“The home should be the treasure chest of living” Le Corbusier – architect
- ANALYSE: Identify what is to be stored and provide appropriate, conveniently located storage space in each case. Your home will still get messy from time to time but at least each item will have a “home”.
- PLAN: Plan your storage, room by room, as you walk through your house. From somewhere to put your keys, to a place to hang your dressing gown, find a place for everything.
- ACCESS: Provide full height access to Hot Press, cupboards and storage areas where possible – a normal door means a lot of the area at high level is effectively inaccessible.
- ADJUST: Adjustable shelving will maximise the usefulness of most general-purpose shelved areas.
- LINEN: Hot Press/linen storage shelves work well with shelves 30cm apart in height. Laundry topples over more easily where shelves are farther apart. You will fit in more shelves and more items. Shelves 45cm deep are useful here. Any deeper than 60cm here means scrambling for things at the back.
- BOOKS: 30cm is a useful depth for book-shelving, this will accommodate large files and books also. 34cm is a good height between shelves vertically: you will need this height to accommodate lever arch files.
- COATS: Coats and jackets are more usefully stored on hanging rails, not hooks, where overload occurs easily. A rail needs to be placed in a space 60cm deep. Where hooks are unavoidable, always fit double hooks, twice as useful as single. Hooks just 120cm above the floor will accommodate most coats. The coats will be below eye level, allowing you to place a mirror or artwork overhead.
- TOYS: For toys, consider open shelving with loose items in tubs and baskets, the model employed by most schools and creches. This means that children can see the toys easily, while each item has a home to return to when not in use. Smaller children naturally gravitate towards adults, so try and facilitate at least some toy storage and play space in or close to the kitchen.
- GENERAL: For general storage, avoid shelves or drawers that are too deep. 30cm is a good all round useful depth for shelves. 45-60cm works well for drawers. Any deeper means scrambling for items at the back. Dividers will be useful where deep drawers are unavoidable.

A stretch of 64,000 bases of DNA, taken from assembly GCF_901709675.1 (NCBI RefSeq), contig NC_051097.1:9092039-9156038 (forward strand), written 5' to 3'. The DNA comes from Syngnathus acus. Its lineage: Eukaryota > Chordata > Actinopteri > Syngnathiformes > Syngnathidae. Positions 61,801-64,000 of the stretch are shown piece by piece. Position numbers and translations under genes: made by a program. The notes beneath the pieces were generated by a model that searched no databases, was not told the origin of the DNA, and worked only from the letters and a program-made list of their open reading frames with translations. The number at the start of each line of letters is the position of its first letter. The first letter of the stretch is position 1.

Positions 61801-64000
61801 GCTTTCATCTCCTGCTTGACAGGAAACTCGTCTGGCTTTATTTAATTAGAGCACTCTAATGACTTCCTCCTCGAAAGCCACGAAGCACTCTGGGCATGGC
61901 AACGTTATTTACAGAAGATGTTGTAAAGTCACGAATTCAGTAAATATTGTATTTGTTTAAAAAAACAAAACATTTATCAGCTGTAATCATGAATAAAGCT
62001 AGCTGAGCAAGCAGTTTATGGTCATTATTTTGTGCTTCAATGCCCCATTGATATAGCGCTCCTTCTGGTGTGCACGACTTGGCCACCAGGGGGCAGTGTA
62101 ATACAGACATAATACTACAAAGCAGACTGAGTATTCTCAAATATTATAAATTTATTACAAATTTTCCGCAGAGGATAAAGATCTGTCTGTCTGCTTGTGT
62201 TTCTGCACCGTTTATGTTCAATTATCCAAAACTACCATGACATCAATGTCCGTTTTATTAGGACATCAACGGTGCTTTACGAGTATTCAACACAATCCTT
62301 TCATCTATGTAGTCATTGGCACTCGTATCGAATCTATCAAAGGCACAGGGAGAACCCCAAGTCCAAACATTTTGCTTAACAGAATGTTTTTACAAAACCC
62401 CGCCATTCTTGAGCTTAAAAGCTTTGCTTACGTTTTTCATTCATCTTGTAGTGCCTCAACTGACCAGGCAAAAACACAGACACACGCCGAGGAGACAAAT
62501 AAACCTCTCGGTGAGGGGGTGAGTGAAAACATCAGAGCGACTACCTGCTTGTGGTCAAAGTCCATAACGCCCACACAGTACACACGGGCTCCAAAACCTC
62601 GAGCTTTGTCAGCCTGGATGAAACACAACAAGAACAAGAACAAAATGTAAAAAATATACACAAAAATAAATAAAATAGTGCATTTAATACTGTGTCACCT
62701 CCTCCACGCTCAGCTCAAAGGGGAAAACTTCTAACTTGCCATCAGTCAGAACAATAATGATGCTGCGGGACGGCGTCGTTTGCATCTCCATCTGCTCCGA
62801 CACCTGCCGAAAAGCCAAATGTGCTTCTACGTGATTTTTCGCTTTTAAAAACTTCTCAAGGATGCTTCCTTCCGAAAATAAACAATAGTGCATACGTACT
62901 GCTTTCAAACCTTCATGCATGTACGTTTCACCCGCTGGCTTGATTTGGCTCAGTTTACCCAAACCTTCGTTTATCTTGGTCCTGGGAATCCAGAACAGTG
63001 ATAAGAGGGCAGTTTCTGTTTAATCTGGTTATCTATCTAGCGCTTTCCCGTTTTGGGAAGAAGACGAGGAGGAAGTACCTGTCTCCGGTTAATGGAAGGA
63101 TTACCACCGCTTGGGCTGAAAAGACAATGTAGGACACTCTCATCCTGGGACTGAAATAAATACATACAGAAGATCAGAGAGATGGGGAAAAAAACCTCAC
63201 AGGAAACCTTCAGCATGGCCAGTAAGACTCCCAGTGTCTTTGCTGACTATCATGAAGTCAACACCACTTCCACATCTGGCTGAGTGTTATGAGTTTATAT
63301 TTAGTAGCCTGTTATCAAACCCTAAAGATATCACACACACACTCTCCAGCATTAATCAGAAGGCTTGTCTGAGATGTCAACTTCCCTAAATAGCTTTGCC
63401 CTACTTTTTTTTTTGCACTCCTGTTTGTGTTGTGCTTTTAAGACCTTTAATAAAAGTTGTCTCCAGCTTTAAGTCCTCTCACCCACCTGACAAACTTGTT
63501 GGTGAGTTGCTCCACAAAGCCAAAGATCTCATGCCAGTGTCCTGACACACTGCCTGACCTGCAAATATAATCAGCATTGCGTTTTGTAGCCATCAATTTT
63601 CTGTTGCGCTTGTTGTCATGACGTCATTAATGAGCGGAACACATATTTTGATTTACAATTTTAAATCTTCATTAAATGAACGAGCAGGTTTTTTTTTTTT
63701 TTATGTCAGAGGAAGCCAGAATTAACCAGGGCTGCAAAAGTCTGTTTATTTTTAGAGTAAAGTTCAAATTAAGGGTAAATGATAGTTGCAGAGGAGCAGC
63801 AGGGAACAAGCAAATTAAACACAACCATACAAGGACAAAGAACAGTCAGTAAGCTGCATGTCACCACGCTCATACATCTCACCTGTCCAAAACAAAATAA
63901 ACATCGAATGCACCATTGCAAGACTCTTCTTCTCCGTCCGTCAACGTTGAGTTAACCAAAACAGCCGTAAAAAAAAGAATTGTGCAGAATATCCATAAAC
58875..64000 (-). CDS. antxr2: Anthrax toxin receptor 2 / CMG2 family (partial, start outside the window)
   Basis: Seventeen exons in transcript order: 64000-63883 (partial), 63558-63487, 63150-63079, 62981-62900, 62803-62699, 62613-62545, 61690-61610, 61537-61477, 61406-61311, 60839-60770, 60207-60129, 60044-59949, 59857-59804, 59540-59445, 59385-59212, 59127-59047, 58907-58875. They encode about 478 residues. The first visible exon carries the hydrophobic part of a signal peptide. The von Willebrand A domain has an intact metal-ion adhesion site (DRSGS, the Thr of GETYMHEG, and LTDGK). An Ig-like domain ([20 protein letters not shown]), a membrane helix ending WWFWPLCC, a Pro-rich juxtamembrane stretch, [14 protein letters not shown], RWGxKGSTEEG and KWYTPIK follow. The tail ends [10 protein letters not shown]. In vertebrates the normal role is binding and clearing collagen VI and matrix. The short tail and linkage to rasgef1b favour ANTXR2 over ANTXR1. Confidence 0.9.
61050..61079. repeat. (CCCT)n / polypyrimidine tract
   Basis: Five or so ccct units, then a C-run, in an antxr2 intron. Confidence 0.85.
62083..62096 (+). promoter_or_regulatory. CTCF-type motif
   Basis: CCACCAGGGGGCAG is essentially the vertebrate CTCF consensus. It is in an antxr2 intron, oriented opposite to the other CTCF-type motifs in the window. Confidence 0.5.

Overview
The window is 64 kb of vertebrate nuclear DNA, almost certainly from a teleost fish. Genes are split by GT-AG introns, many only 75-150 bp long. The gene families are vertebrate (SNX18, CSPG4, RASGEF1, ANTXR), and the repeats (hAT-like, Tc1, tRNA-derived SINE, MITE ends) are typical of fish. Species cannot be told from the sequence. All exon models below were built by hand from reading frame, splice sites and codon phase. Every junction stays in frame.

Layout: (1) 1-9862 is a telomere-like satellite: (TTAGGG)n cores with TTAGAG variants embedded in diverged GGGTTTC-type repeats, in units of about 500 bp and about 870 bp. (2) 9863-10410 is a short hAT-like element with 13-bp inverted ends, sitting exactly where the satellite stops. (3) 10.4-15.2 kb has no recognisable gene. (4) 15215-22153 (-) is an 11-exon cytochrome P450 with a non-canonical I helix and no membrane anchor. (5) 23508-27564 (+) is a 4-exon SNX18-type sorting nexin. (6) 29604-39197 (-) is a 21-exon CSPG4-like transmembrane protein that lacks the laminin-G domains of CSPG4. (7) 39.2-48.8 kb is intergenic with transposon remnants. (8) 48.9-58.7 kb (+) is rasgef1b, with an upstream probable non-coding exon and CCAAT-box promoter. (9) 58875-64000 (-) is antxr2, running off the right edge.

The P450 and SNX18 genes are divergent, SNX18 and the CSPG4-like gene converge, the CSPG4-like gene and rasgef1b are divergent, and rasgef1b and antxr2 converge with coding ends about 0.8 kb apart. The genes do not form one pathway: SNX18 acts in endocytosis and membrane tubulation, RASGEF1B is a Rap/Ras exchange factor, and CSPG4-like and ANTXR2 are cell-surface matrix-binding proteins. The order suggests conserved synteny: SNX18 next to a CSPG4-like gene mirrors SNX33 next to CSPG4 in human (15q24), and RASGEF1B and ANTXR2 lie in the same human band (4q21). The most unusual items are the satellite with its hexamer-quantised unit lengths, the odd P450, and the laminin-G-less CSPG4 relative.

- MAINTAIN! Planning and providing the storage is just the start. Every home needs regular maintenance, de-cluttering and re-organising…
- HALL: Storage space starts in the Hall where shallow, birch ply drawers house keys, gloves etc. The unit is 134cm wide x 35cm deep x 15cm high.
- GUEST WC: Mirrored doors above the concealed cistern in the Guest Toilet/Cloakroom conceal shallow adjustable shelves, 19cm deep, for cleaning materials, dog food, gardening supplies etc. Coats, shoes and hats are stored here also on a Swedish cloakroom storage system by Scherlin, 115cm long x 30cm deep. http://www.scherlin.se/
- STAIRS: The under-stairs area is shelved to maximise storage space, as well as acting as a Laundry zone.
- CUSTOM FURNITURE: Custom made birch ply furniture throughout the ground floor area facilitates general storage also, all on castors for optimum flexibility. Many items are double-depth and accessible from two sides to maximise usefulness, including a bookcase (200cm x 40cm x 75cm) which divides the sitting and central areas and a low level drawer unit. The low height of these units made them easily accessible our children when they were small. Furniture made for previous homes in iroko and painted mdf has found new uses. A piece designed originally as a mobile unit for a small kitchen now houses art materials (80cm x 40cm x 96cm). A built-in desk in the central area measures 60cm deep x 130cm deep and accommodates drawers under also, in the manner of an old-fashioned kitchen table, for stoarge of stationary, paper etc. The 3 shelves overhead are fixed, as an adjustable shelving system would have been unsightly in this location. The bottom shelf is kept clear of books and reserved for photographs and precious items: shelves packed solidly with books can be overwhelming in a space other than a dedicated library/study area. The shelves are 28cm deep and 32cm apart vertically.
- TOY STORAGE: Toy storage centred around an open shelved unit from Habitat in the Family area, 157cm wide x 33cm deep x 111cm high. Loose items were stored in large plastic tubs. Multi-drawer plastic units from Muji, which also have dividable inserts, proved invaluable for storing lego and other tiny items. They each measure 26cm wide x 32cm high x 37cm deep.
- HOUSEHOLD FILES: Concealed shelving to the side of the wide chimney breast in the kitchen houses unsightly household files, telephone directories etc. We also have a small Home Office on the top floor.
- BEDROOMS: The younger the children, the larger the toys it seems. We stored large items in their bedroom, where possible, to avoid the whole being overwhelmed with plastic. Overflow toys were currently stored in the TV Room/Study at first floor level.
- LINEN: A full height door gives access to an 80cm wide linen cupboard in the bathroom, with fixed, slatted shelves 48cm deep and 23cm apart. The bottom shelf is positioned at 100cm above the floor so as to allow 2 laundry baskets be located underneath.
- BATHROOMS: Mirrored doors in the bathrooms conceal deep adjustable shelves for toiletries and towels. Bath-time toys were accommodated in coloured tubs below the sink. Wardrobes are designed specifically for each room, with a certain amount of full and half-hanging in each.
Do you need to maximise storage space in your home?
See the houseology services for more information on how we can help or get in touch with us straight away!